“Don't.” It serves me right to suffer though the ten stages of camping grief. These include but are not limited to anticipation, denial, bargaining, depression, hopelessness, fear, bitterness, blame, disgust and gratitude.
The camping trip began with anticipation. I thought there would be the traditional Labor Day blackberry cobbler. Many species of wild life cue their seasonal migrations to a food source so when the blackberries are ripe on the Hoh River it is not unusual to see fishing guides congregate on a river bank for the expected pie or cobbler. When there was no blackberry cobbler I fell into a sense of denial where I thought we could get some cobbler if only it would stop raining long enough to pick some blackberries. That was a futile notion that things were bad but they could not get any worse. Read on
This lead to another stage of camping grief, bargaining where you hope things will get better if you move somewhere else but really who were we trying to kid? It's Labor Day. All of the campgrounds were full and we're stuck in a war zone where scary people want help, right now!
They drove their trucks into the Hoh River. One truck got stuck trying to pull the other one out. This triggered another stage of the camping process, depression.
In the old days people travelled our rivers in canoes by poling them. That’s where the canoeist stood in the stern of the canoe and pushed it upstream with a pole. There is a story of the old Indian Chief that forbade the use of poles on the river near his village, insisting the people paddle their canoes instead. He feared the poles pushing down into the gravel would kill the salmon eggs in the spawning beds.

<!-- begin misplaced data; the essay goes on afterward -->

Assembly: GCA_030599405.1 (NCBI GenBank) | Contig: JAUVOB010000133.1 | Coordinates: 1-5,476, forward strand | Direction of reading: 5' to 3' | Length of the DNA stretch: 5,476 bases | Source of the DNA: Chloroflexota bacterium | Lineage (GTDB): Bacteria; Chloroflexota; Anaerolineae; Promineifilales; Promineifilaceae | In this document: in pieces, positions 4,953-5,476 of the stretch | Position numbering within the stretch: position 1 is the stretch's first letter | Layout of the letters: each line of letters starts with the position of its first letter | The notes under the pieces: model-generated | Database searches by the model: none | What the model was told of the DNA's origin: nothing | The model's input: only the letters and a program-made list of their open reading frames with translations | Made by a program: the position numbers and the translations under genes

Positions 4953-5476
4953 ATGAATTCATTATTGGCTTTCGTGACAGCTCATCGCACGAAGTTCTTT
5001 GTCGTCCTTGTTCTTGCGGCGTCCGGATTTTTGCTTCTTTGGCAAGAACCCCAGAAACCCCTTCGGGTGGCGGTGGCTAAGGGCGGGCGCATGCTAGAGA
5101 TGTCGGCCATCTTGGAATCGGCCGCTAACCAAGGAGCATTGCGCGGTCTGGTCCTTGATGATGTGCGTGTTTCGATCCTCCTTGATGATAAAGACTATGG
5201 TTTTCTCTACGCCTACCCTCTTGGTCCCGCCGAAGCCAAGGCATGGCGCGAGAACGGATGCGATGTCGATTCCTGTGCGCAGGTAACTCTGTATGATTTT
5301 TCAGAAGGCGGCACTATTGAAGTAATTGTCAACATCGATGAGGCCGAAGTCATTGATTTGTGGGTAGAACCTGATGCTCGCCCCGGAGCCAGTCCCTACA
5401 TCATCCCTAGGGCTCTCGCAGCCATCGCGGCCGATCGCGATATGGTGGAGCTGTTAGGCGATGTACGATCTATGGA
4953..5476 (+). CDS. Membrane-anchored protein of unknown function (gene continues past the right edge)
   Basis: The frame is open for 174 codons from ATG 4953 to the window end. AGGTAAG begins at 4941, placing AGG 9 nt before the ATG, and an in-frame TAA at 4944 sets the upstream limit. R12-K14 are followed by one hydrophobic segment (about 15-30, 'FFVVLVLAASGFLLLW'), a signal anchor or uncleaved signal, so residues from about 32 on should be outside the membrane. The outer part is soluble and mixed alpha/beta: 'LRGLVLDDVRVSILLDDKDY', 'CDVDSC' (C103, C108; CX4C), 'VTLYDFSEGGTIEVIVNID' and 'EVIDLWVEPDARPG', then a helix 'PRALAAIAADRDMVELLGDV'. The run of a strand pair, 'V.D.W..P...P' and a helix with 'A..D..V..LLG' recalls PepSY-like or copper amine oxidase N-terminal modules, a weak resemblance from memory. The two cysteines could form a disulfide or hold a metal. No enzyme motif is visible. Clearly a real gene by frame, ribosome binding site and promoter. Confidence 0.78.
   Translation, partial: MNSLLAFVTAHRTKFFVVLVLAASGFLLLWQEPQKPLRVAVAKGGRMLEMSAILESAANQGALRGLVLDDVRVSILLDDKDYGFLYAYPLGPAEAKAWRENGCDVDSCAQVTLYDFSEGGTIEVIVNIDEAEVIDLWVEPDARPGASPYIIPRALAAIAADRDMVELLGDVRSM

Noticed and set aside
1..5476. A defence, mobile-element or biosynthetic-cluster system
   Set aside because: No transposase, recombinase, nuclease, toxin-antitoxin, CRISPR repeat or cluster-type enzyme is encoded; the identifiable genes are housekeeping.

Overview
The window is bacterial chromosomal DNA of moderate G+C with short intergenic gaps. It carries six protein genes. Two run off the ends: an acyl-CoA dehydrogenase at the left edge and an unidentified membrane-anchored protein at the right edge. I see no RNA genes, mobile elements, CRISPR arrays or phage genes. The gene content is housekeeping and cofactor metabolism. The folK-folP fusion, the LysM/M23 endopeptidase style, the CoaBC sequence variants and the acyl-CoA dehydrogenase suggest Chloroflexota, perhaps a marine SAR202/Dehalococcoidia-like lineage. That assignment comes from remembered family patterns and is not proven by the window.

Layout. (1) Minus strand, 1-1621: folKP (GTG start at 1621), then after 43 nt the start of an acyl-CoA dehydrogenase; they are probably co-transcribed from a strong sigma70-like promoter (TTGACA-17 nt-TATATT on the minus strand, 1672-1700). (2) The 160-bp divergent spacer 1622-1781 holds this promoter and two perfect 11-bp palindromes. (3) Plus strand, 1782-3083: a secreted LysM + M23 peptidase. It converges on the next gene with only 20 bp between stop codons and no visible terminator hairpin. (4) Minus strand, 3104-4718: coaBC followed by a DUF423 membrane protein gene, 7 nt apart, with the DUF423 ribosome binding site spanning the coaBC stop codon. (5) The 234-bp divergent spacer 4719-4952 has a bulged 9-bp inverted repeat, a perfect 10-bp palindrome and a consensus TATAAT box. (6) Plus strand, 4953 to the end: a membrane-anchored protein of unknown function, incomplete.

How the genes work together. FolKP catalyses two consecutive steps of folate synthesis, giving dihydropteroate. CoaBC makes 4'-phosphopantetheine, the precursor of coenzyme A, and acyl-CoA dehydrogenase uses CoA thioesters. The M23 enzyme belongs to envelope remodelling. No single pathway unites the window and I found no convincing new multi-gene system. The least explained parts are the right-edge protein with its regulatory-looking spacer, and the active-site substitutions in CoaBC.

Fast forward to Labor Day weekend where people were driving their trucks in the river to go camping.
A truck represents many gallons of toxic waste. The Hoh River is unpredictable. It might not even be raining where you are, but there could be a gully-washer up on the glacier that will raise the river one foot per hour. If the river had come up just a couple of feet while the truck was in the water, it would become just another twisted chunk of scrap metal in a log jam. One of many witnessed over the years. This was an emergency but with all of the borrowed rigging we could find we could not move the muscle-truck one inch. There was nothing we could do but lapse into another stage of camping grief, hopelessness.
This lead to a sense of fear as the campers cranked up a Death-Metal jam to “11,” began shooting semi-automatic weapons into the river and started a campfire the size of a truck that looked like an incendiary explosion by night and one of Saddam's burning oil wells by day. Then I heard something whistle like a bird call but all the birds had been scared away. That was no bird. It was the sound of bullets ricocheting off the water. Must be why shooting on water is not recommended, even if there is not a highway on the other side of the river. Bullets can ricochet off water in any direction.
One of the great things I have always liked about camping is that it can bring people closer together. Unfortunately many campers do not appreciate huddling closer together behind an engine block hoping to dodge the hail flying lead. This lead to another stage of camper's grief, the bitterness and blame on whoever wanted to go camping in the first place. By the end of Labor Day weekend all that was left was the disgust of cleanup. The scary camper’s fire burned for two days after they left. We filled garbage sacks with empty shells, live rounds, half burnt plastic, broken bottles and burnt cans. All of which left us with a sense of gratitude that Labor Day Weekend was finally over.